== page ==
The Taylor Coot is a two-seat homebuilt amphibious aircraft designed by Moulton Taylor, famous for his flying car designs.
When a market for the Aerocar did not emerge, Taylor turned to more conventional designs. The Coot was nonetheless somewhat unusual for its low wing, a feature uncommon on most seaplanes and flying boats, which conventionally strive to keep their wings as far away from the water as possible. Instead, Taylor designed the Coot’s wing roots to act as sponsons to stabilise the craft in the water. The arrangement allowed him to do away with the weight and drag penalties imposed by wingtip floats, and additionally gain ground effect benefits during takeoff. First flown in 1969, the Coot proved very popular with homebuilders, with an estimated 70 aircraft completed by 2007.
The wings and elevator surfaces of the Taylor Coot can be folded for transport and storage. With wings folded the aircraft is 8 feet (2.4 m) wide. Some builders have equipped their aircraft with auxiliary sponsons. It is equipped with tricycle landing gear: The nosewheel casters freely and steering on the ground is accomplished with differential braking of the main gear.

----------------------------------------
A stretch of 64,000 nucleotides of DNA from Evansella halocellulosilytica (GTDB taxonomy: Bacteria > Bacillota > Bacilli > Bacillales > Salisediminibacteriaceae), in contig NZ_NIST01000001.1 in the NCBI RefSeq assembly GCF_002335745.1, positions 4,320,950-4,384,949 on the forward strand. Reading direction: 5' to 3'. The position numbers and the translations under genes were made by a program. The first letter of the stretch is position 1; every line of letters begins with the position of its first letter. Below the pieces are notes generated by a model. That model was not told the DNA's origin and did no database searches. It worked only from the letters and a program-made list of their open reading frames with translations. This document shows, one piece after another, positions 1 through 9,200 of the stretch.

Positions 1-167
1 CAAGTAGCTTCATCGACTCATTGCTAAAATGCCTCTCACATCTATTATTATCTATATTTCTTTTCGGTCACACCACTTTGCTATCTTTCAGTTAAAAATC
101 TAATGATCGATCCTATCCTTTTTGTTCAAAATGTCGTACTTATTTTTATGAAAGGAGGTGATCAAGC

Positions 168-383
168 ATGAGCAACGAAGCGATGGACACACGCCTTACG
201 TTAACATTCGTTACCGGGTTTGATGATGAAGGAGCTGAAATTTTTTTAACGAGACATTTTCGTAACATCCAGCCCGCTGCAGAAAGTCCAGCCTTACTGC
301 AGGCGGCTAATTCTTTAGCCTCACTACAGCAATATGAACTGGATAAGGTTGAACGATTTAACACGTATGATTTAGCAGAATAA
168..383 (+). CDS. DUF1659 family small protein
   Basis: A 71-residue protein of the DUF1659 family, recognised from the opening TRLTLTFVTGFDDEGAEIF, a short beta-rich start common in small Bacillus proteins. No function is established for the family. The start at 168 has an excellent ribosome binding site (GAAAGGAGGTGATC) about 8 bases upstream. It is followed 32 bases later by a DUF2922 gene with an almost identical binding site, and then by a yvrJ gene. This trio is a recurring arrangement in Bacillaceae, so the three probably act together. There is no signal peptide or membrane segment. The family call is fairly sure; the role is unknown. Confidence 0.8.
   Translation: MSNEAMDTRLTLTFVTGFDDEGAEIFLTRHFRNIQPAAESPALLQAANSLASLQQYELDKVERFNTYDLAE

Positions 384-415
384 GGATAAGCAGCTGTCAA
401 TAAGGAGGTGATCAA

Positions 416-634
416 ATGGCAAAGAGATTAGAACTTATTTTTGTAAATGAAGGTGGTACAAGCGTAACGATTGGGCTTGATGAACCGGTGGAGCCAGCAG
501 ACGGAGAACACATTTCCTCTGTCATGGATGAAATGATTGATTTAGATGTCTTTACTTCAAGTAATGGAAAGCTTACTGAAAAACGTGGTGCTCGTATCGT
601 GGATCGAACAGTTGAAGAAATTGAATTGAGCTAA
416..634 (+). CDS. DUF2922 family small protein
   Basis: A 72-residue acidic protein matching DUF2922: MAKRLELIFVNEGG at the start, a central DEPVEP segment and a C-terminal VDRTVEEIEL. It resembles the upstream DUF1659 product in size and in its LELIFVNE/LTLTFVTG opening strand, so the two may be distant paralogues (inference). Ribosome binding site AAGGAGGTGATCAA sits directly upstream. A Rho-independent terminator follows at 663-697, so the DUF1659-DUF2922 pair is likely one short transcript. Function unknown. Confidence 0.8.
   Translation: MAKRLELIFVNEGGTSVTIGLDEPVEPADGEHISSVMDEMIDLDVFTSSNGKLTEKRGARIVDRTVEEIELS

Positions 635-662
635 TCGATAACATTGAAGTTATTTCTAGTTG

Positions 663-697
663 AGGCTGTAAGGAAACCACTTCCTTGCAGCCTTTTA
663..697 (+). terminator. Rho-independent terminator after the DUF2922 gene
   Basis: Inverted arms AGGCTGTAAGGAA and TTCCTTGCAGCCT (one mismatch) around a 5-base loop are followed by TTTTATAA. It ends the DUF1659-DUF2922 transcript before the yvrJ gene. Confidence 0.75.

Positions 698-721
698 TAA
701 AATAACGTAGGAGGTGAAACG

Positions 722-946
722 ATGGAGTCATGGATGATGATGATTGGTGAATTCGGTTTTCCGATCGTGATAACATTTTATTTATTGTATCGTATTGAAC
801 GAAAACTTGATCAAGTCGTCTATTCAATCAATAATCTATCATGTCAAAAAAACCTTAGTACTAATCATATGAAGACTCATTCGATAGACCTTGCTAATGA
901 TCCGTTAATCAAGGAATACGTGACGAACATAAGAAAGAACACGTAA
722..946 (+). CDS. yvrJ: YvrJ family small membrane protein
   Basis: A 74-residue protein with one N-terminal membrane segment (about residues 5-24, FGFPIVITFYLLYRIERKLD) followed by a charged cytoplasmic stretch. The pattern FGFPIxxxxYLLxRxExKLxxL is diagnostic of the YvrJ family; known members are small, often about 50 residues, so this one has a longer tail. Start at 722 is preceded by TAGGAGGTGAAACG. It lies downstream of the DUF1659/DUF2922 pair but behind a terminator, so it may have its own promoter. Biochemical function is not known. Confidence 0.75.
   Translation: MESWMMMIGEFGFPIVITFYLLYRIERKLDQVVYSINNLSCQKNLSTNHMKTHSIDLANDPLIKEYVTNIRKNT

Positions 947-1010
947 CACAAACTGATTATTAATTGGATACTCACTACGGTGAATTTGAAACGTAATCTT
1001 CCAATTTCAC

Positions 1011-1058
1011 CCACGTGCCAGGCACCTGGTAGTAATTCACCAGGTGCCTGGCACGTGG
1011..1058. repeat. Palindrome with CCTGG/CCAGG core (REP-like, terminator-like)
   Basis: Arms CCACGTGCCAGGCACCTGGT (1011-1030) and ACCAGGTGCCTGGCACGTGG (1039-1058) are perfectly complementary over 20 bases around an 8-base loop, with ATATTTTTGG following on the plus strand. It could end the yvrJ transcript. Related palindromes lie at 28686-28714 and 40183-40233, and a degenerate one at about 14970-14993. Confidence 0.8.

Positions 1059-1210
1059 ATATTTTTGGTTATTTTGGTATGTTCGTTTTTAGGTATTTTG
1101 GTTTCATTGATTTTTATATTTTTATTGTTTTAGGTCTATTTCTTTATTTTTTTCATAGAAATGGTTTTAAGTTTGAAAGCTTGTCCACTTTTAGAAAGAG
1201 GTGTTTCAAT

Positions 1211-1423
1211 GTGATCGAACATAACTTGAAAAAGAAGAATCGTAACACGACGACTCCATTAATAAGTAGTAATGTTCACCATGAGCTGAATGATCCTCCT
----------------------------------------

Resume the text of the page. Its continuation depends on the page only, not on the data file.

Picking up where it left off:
Coot model A
Coot model B
Specifications (Super Coot Model A, 180 hp Franklin engine)
Crew: one pilot
Capacity: one passenger
Length: 22 ft 0 in (6.71 m)
Wingspan: 36 ft 0 in (10.97 m)
Height: 8 ft 0 in (2.44 m)
Wing area: 180 ft² (16.7 m²)
Empty weight: 1,100 lb (499 kg)
Max. takeoff weight: 1,950 lb (884 kg)
Powerplant: 1 × Franklin air-cooled flat-six, 180 hp (134 kW)
Never exceed speed: 139 mph (120 knots, 223 km/h)
Maximum speed: 130 mph (113 knots, 209 km/h)
Cruise speed: 110 mph (95.5 knots, 177 km/h)
Rate of climb: 1,250 ft/min (6.4 m/s)